Ten years ago this month, the run on Lehman Brothers kicked off the third and final phase of the Great Financial Crisis (GFC) of 2007-2009. In two earlier posts (here and here), we describe the prior phases of the crisis. The first began on August 9, 2007, when BNP Paribas suspended redemptions from three mutual funds invested in U.S. subprime debt, kicking off a global scramble for safe, liquid assets. And the second started seven months later when, in response to the March 2008 run on Bear Stearns, the Fed provided liquidity directly to nonbanks for the first time since the Great Depression, completing its crisis-driven evolution into an effective lender of last resort to solvent, but illiquid intermediaries.
The most intense period of the crisis began with the failure of Lehman Brothers on September 15, 2008. Credit dried up; not just uncollateralized lending, but short-term lending backed by investment-grade collateral as well. In mid-September, measures of financial stress spiked far above levels seen before or since (see here and here). And, the spillover to the real economy was rapid and dramatic, with the U.S. economy plunging that autumn at the fastest pace since quarterly reporting began in 1947.
In our view, three, interrelated policy responses proved critical in arresting the crisis and promoting recovery. First was the Fed’s aggressive monetary stimulus: after Lehman, within its mandate, the Fed did “whatever it took” to end the crisis. Second was the use of taxpayer resources—authorized by Congress—to recapitalize the U.S. financial system. And third, was the exceptional disclosure mechanism introduced by the Federal Reserve in early 2009—the first round of macroprudential stress tests known as the Supervisory Capital Assessment Program (SCAP)—that neutralized the worst fears about U.S. banks.
In this post, we begin with a bit of background, highlighting the aggregate capital shortfall of the U.S. financial system as the source of the crisis. We then turn to the policy response. Because we have discussed unconventional monetary policy in some detail in previous posts (here and here), our focus here is on the stress tests (combined with recapitalization) as a central means for restoring confidence in the financial system…. Read More
Last week’s 12th annual U.S. Monetary Policy Forum focused on the effectiveness of Fed large-scale asset purchases (LSAPs) as an instrument of monetary policy. Despite notable disagreements, the report and discussion reveal a broad (if not universal) consensus on key issues:
In a world of low equilibrium real interest rates and low inflation, policymakers could easily hit the zero lower bound (ZLB) in the next recession.
At the ZLB, the Fed should again use a combination of balance-sheet tools and interest-rate forward-guidance to achieve its mandated objectives of stable prices and maximum sustainable employment (see our earlier post).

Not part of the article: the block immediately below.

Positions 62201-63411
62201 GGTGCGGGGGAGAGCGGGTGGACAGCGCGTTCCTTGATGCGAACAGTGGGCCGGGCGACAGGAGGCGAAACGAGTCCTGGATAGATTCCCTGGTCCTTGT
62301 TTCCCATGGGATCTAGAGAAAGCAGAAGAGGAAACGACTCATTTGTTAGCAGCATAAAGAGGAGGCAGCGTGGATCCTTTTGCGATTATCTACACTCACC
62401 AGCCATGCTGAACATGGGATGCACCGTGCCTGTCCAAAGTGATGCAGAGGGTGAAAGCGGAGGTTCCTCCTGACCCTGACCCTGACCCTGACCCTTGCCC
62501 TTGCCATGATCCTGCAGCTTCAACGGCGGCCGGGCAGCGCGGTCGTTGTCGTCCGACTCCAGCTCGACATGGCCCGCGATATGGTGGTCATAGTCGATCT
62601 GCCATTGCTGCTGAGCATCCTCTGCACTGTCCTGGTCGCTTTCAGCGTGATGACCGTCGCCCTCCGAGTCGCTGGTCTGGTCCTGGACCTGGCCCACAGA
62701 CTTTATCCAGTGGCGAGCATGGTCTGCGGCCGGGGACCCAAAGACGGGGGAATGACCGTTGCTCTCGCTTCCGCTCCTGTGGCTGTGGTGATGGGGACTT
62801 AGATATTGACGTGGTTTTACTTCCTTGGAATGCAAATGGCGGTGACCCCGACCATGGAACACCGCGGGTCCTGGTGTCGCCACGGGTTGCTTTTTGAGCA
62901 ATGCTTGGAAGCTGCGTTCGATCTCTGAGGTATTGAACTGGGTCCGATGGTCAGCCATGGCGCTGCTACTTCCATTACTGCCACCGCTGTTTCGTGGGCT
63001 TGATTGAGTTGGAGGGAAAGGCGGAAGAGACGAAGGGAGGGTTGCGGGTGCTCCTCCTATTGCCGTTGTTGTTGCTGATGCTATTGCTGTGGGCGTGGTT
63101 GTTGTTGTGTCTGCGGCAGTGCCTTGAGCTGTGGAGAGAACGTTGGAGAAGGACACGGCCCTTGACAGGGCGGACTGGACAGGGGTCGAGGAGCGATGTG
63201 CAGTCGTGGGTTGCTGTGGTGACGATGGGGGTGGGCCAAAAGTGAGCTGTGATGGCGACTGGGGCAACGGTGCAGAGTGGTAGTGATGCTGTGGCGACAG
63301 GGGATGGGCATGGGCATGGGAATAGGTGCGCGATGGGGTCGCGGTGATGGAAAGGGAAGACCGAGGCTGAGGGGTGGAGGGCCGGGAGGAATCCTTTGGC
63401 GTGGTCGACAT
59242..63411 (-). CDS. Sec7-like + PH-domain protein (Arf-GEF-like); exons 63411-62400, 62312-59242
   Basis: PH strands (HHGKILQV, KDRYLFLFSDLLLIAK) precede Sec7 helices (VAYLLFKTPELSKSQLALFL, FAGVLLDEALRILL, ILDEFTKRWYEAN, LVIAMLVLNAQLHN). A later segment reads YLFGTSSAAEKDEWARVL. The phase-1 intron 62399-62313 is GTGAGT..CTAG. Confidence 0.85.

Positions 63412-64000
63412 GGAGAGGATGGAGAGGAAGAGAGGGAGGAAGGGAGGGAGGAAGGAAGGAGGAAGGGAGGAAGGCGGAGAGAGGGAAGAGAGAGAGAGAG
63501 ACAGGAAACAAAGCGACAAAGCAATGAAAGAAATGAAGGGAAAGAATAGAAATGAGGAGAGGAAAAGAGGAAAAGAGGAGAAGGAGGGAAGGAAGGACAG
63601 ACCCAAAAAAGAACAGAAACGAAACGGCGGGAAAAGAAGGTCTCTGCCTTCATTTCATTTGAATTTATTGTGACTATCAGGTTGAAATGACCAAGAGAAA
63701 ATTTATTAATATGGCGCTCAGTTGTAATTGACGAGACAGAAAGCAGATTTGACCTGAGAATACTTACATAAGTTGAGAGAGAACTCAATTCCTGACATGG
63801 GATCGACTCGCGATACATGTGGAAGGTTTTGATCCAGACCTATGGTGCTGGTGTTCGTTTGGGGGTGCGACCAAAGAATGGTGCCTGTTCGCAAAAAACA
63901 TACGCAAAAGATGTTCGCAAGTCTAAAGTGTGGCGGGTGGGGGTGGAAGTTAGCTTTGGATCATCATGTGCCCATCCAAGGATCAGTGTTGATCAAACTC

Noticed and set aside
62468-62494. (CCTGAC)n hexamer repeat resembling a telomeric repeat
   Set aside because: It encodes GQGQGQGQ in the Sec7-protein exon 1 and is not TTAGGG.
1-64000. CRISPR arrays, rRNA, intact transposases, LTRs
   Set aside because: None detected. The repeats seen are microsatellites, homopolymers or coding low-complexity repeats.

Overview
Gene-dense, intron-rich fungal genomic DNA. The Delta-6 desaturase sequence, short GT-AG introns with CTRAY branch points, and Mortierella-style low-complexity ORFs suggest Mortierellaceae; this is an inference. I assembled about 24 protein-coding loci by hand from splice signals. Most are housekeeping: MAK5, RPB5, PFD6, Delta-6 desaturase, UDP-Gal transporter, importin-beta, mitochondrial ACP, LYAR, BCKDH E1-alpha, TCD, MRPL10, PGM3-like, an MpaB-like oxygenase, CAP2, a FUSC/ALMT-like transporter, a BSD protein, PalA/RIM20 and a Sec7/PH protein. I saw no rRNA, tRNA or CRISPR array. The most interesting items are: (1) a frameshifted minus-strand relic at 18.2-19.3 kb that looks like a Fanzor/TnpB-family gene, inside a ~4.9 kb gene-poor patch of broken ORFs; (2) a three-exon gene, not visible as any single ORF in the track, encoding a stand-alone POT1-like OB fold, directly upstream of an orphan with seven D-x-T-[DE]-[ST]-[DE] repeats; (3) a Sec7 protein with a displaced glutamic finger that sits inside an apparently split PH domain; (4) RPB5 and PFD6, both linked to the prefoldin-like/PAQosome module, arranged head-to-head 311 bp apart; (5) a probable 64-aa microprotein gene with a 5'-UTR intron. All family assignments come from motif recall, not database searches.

Yet, significant uncertainties about the impact of balance-sheet expansion mean that LSAPs may not provide sufficient stimulus at the ZLB.
Fed policymakers should undertake a thorough (and potentially lengthy) assessment of alternative policy tools and frameworks—ranging from negative interest rates to a higher inflation target to forms of price-level targeting—to ensure they remain as effective as possible.
The remainder of this post discusses the challenges of measuring the impact of balance-sheet policies. As the now-extensive literature on the subject implies, balance-sheet expansions ease financial conditions. However, as this year’s USMPF report emphasizes, there is substantial uncertainty about the scale of that impact.... Read More
On December 16, the Federal Open Market Committee is poised to hike interest rates, putting an end to the near-zero interest rate policy that began in December 2008. So, it’s natural to step back and ask what this episode has taught us about monetary policy at the near-zero lower bound for nominal interest rates. This is not merely some academic exercise. The euro area and Japan are still constrained by the zero bound. And, in this era of low inflation and low potential growth, policy rates in advanced economies are likely to hit that lower bound again (see, for example, here). How the Fed and other central banks respond when that happens will depend on the lessons drawn from recent experience... Read More
In 2007, the Fed’s balance sheet was less than $1 trillion. Today, it is nearly $4.5 trillion. The U.S. experience is far from unique. Since 2007, global central bank balance sheets have nearly tripled to more than $22 trillion as of mid-2014. And, the increase is split evenly between advanced and emerging market economies (EMEs).
So what’s the right size? The answer depends on the policy goals and the nature of the financial system. In the case of the Fed, we expect that it will be able to achieve its long-term objectives with fewer than half of its current assets... Read More